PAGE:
Early home movies have a certain predictable quality. Their subjects wander around, pointing at things. They shoo the camera away with embarrassed grins, cluster together awkwardly, and casually chat up their side pieces in front of their spouses….
Wait, what now?
The visit between married artists Frida Kahlo and Diego Rivera and the excluded Russian Communist leader Leon Trotsky and his wife Natalia Sedova appears both cordial and ordinary in American photographer Ivan Heisler’s footage, above.
The Trotskys took up residence in La Casa Azul, Kahlo’s family home in January 1937, after Rivera persuaded President Lázaro Cárdenas to offer them sanctuary in Mexico.
Shortly after arrival, Sedova wrote a letter to friends, speaking warmly of the hospitality she was receiving:
We were breathing purified air…A motorcar…carried us across the fields of palms and cacti to the suburbs of Mexico City; a blue house, a patio filled with plants, airy rooms, collections of Pre-Columbian art, paintings from all over: we were on a new planet, in Rivera’s house.
Heisler’s slice of life film would appear to be a continuation of this relaxed and happy vibe.
Trotsky pats Rivera on the back and converses animatedly with Kahlo, nearly 30 years his junior. The two embrace women and stroll arm in arm, as the men take interest in a cactus. Sedova seems delighted when Rivera kisses her hand. Then everyone stands around and looks at trees.
Gosh, isn’t it nice when all members of two couples get along so well?
Is it possible, though, that an extra couple was lurking in plain sight?
Shortly after meeting, Trotsky and Kahlo entered into a brief but passionate fling, exchanging sweet nothings in English, concealing love notes between the pages of books, and borrowing Kahlo’s sister Cristina’s house for trysts.
They called it quits in July of 1937, after Sedova caught on and issued her husband an ultimatum.
According to the Hoover Institution Library and Archives, Heisler’s film was shot in 1938.
So we will amend our statement to say, isn’t it nice when two couples get along so well, even after two of them were discovered to be cheating on their partners with each other?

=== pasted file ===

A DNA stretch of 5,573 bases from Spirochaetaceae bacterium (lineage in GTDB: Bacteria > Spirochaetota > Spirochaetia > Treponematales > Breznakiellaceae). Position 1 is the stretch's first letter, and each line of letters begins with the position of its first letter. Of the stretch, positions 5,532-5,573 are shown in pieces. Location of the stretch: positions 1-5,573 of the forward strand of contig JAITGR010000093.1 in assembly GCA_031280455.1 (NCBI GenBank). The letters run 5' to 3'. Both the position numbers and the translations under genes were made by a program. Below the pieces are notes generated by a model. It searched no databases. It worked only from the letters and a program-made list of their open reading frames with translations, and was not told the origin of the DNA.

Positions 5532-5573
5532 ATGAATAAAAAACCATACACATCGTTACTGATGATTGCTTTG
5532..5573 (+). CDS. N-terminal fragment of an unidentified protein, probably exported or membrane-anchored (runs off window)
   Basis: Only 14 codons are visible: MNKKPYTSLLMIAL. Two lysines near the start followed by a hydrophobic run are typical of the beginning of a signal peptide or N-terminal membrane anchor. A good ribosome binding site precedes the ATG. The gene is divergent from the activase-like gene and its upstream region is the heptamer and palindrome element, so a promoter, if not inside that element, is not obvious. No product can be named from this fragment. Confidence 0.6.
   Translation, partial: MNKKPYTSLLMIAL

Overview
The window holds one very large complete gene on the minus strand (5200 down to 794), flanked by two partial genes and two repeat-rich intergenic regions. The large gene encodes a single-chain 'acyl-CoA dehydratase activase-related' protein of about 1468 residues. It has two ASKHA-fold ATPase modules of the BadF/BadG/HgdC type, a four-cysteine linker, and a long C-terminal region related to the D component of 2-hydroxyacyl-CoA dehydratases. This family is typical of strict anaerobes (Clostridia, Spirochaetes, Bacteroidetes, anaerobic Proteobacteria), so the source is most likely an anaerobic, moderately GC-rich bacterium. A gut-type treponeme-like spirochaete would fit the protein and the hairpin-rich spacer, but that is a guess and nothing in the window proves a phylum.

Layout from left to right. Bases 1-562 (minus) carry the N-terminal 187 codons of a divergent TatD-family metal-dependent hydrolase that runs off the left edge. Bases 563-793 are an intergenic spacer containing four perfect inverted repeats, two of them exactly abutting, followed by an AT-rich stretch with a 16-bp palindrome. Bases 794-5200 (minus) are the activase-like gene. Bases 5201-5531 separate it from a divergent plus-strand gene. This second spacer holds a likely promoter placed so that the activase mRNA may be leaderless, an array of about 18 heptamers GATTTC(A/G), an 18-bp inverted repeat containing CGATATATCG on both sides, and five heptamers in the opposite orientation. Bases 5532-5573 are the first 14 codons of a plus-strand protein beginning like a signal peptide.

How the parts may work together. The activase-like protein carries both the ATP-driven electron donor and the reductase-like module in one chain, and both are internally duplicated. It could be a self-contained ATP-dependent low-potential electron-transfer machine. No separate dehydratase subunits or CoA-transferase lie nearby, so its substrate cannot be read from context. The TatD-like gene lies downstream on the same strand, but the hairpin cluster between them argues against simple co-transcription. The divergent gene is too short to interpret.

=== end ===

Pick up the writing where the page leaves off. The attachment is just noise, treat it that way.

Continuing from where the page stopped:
Kahlo’s and Rivera’s extramarital dalliances are hardly news, of course.
Dangerous Minds suggests that part of what drew Kahlo to Trotsky was the opportunity to get back at Rivera for his affair with Cristina – the sister who volunteered her house as love nest.
And in Vanity FairAmy Fine Collins details how Rivera “boasted to anyone who would listen” about Kahlo’s same sex liasons, but was apoplectic over her entanglements with men, including sculptor Isamu Noguchi, photographer Nickolas Muray, and Trotsky’s secretary Jean van Heijenoort, witness to the blatant flirtation between the artist and his boss.
The romance with Trotsky “infuriated him most” Collins writes, adding that “long after Trotsky’s assassination, Kahlo delighted in driving Rivera into a rage by humiliating him with the memory of her affair with the great Communist.”
…kind of makes one wish this little film had sound.
The absence of audio is also lamented by viewers of this colorized assemblage of amateur footage starring Kahlo and Rivera.
Trotsky appears again at the 1:03 mark. Dare we describe him as looking smitten?
There’s some speculation that the young woman at 1:17 is musician Chavela Vargas, another of Kahlo’s lovers. In that same moment, Kahlo proves herself as in command of her cinematic image as she was in her self-portraits. She’s as self-possessed as a movie star throughout.
Which makes the early glimpse of her sketching en plein air in a fur coat and Western style hat, feet propped on a low wall, all the more disarming.
It’s rare to see Frida Kahlo caught off guard, or so she appears, smiling and gesturing offscreen toward the ostensible subject of her drawing.
Is there a lip reader in the house?
For good measure, here is even more footage – the Kahlo-Riveras at the Casa Azul, as captured by Kahlo’s lover Nickolas Muray, whose famous 1939 portrait of the artist in a magenta rebozo was declared “marvelous as a Piero della Francesca” by her husband.
“To me it is more than that,” Kahlo wrote to Muray:
It is a treasure, and besides, it will always remind me [of] that morning we had breakfast together.
Understandably, some viewers remain disappointed that the snippets of Kahlo on film lack sound, but surely the “voice” in which she wrote her many loves, Diego included, is far more expressive than any audio that a home movie might have captured.
Which is not to say we’ll never hear Frida. Above is a recording the National Sound Library of Mexico believes to be her, from a radio show aired the year after her death.
The title of the text from which she is heard reading?
Portrait of Diego.
The Intimacy of Frida Kahlo’s Self-Portraits: A Video Essay
A Brief Animated Introduction to the Life and Work of Frida Kahlo
What the Iconic Painting The Two Fridas Actually Tells Us About Frida Kahlo
Visit the Largest Collection of Frida Kahlo’s Work Ever Assembled: 800 Artifacts from 33 Museums, All Free Online
Take a Virtual Tour of Frida Kahlo’s Blue House Free Online
Discover Frida Kahlo’s Wildly Illustrated Diary: It Chronicled the Last 10 Years of Her Life, and Then Got Locked Away for Decades
– Ayun Halliday is the Chief Primatologist of the East Village Inky zine and creator, most just lately, of Inventive, Not Well-known: The Small Potato Manifesto. Comply with her @AyunHalliday.
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